What a missed opportunity we have here. For two thirds of The Burnt Orange Heresy, this art world centered suspense film does a lot of things right. There’s quality acting, a sexy vibe, lovely settings, and a sense of foreboding doom that one can’t quite put their finger on. Then, in the third act, it all goes wrong. Characters begin acting completely randomly, ruining almost all of the goodwill generated by the first two acts. Now out in select theaters, this flick ends up being an interesting failure, when it was well on its way to being a small scale success.
The movie is a drama, mixing suspense and thriller elements, all within the world of art, art criticism, and artists. Art critic James Figueras (Claes Bang) is lecturing in Italy when he meets American Berenice Hollis (Berenice Hollis). Drawn to his devilish charm, Berenice jumps into bed with him, revealing herself to be a mysterious young woman, spending some much needed time in Europe. James quickly invites her to the Lake Como estate of art collector Joseph Cassidy (Mick Jagger). Thinking that Joseph has invited James for a rather humdrum reason, he expects a simple weekend, one that might impress his new lover. However, that winds up not being the case. Their host reveals he is desperate to acquire the work of reclusive artist Jerome Debney (Donald Sutherland), more or less that world’s version of J.D. Salinger. He lives nearby and mostly has a hermetic lifestyle. Joseph privately tasks James with stealing a Debney masterpiece from the artist’s studio, no matter the cost and no matter what it takes. So, the couple meets and begins spending time with Debney. Berenice is in the dark, bonding and being charmed by the artist, who isn’t as he seems. At the same time, they all begin revealing things about themselves that change perception. Then, the crimes begin. The less said about the third act, the better. Giuseppe Capotondi directs a screenplay by Scott B. Smith, based on the novel by Charles Willeford. The cinematography is by David Ungaro, while Craig Armstrong composed the score. Supporting players include Alessandro Fabrizi, Rosalind Halstead, and more.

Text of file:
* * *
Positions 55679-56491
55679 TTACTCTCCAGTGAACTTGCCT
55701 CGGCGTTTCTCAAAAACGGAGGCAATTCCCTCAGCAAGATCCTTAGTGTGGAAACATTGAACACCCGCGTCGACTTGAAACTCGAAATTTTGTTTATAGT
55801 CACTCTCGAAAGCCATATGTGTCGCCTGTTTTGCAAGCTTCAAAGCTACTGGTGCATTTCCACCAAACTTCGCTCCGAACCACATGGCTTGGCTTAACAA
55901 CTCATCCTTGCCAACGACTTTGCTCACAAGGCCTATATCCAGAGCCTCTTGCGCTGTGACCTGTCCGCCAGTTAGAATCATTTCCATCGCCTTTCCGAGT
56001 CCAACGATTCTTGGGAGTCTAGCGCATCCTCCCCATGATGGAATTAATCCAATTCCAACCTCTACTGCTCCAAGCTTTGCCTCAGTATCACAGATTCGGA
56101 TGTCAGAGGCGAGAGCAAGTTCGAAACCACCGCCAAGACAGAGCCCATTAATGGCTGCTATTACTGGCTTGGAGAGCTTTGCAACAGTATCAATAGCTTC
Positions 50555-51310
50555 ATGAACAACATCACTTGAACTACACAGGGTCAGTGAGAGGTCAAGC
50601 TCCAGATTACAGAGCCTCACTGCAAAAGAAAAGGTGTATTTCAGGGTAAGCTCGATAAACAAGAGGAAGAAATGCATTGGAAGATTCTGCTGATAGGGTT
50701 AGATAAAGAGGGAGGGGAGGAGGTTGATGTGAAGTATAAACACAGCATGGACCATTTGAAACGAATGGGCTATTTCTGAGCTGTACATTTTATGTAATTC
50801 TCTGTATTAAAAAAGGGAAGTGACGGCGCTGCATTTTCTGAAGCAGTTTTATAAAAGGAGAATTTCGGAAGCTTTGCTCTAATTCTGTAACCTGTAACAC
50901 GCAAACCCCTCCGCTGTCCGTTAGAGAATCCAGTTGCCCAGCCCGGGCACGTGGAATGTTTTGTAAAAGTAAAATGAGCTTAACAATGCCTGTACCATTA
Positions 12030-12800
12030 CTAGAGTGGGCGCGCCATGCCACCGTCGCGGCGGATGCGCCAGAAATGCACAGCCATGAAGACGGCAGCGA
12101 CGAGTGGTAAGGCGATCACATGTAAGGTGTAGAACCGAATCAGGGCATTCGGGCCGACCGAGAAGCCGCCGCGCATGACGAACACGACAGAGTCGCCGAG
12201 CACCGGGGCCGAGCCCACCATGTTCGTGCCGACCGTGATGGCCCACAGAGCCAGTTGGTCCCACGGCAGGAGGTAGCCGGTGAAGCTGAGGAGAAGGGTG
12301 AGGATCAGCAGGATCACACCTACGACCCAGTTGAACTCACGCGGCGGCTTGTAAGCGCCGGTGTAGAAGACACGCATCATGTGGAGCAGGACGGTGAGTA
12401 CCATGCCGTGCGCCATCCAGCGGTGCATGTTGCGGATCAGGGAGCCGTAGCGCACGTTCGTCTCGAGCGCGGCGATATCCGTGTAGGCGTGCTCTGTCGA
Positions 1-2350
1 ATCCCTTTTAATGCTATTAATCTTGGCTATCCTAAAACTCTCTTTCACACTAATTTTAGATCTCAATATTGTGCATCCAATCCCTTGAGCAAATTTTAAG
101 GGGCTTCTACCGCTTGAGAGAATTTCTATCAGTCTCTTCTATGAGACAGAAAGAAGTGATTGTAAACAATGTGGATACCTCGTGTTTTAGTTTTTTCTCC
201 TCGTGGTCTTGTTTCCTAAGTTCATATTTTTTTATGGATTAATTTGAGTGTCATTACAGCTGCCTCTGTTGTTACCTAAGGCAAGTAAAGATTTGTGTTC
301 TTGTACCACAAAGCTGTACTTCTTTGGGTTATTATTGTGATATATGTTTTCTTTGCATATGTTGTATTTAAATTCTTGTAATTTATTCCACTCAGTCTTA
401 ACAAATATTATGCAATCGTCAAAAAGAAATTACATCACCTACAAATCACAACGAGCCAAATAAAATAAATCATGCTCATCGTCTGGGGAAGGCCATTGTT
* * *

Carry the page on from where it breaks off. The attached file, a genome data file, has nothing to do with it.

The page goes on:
Elizabeth Debicki and Donald Sutherland are the only parts of the film that remain consistent throughout. Debicki’s American expat is a spark plug that the movie desperately needs. As for Sutherland, he’s given a juicier character to play than usual. They both shine, and especially come out smelling like roses in their sequences alone together. Star Claes Bang is at his best when not succumbing to the whims of the plot, while the less said about Mick Jagger, the better. Bang is a mixed bag, while Jagger is stunt casting that doesn’t work, one bit.
The Burnt Orange Heresy mainly just has a misguided focus. If it had either leaned in and embraced its meaner impulses earlier on, or if it had actually cared more for its characters, this might have worked. Director Giuseppe Capotondi and scribe Scott B. Smith had something here, at least in the first section. Their sexier version of the story would have fared better than the bleak one they came up with in the final section. Once it goes off the rails, there’s no saving it.
Now playing, The Burnt Orange Heresy can’t stick the landing. Without the ending being as rough as it is, this probably would have gotten a mild recommendation out of me. Instead, it gets an ever so slight thumbs down. Alas. If you see it, see it for Debicki and Sutherland. Other than that, the mix is just off.
The Burnt Orange Heresy is in theaters now.
(Photos courtesy of Sony Pictures Classics)